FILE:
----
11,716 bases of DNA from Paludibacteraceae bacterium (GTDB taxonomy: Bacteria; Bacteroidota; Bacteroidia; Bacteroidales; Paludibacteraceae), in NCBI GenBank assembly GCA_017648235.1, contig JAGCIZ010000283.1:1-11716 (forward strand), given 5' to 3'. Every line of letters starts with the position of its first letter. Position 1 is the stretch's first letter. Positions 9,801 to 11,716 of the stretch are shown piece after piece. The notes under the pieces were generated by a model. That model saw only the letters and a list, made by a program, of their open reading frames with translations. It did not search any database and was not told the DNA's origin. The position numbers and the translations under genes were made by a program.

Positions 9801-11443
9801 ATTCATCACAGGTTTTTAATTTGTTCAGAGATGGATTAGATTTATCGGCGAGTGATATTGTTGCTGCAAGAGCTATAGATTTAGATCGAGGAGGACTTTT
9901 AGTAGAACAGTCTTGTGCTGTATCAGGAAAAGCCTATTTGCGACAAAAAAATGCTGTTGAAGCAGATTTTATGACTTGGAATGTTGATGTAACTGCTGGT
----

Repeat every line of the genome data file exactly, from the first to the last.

11,716 bases of DNA from Paludibacteraceae bacterium (GTDB taxonomy: Bacteria; Bacteroidota; Bacteroidia; Bacteroidales; Paludibacteraceae), in NCBI GenBank assembly GCA_017648235.1, contig JAGCIZ010000283.1:1-11716 (forward strand), given 5' to 3'. Every line of letters starts with the position of its first letter. Position 1 is the stretch's first letter. Positions 9,801 to 11,716 of the stretch are shown piece after piece. The notes under the pieces were generated by a model. That model saw only the letters and a list, made by a program, of their open reading frames with translations. It did not search any database and was not told the DNA's origin. The position numbers and the translations under genes were made by a program.

Positions 9801-11443
9801 ATTCATCACAGGTTTTTAATTTGTTCAGAGATGGATTAGATTTATCGGCGAGTGATATTGTTGCTGCAAGAGCTATAGATTTAGATCGAGGAGGACTTTT
9901 AGTAGAACAGTCTTGTGCTGTATCAGGAAAAGCCTATTTGCGACAAAAAAATGCTGTTGAAGCAGATTTTATGACTTGGAATGTTGATGTAACTGCTGGT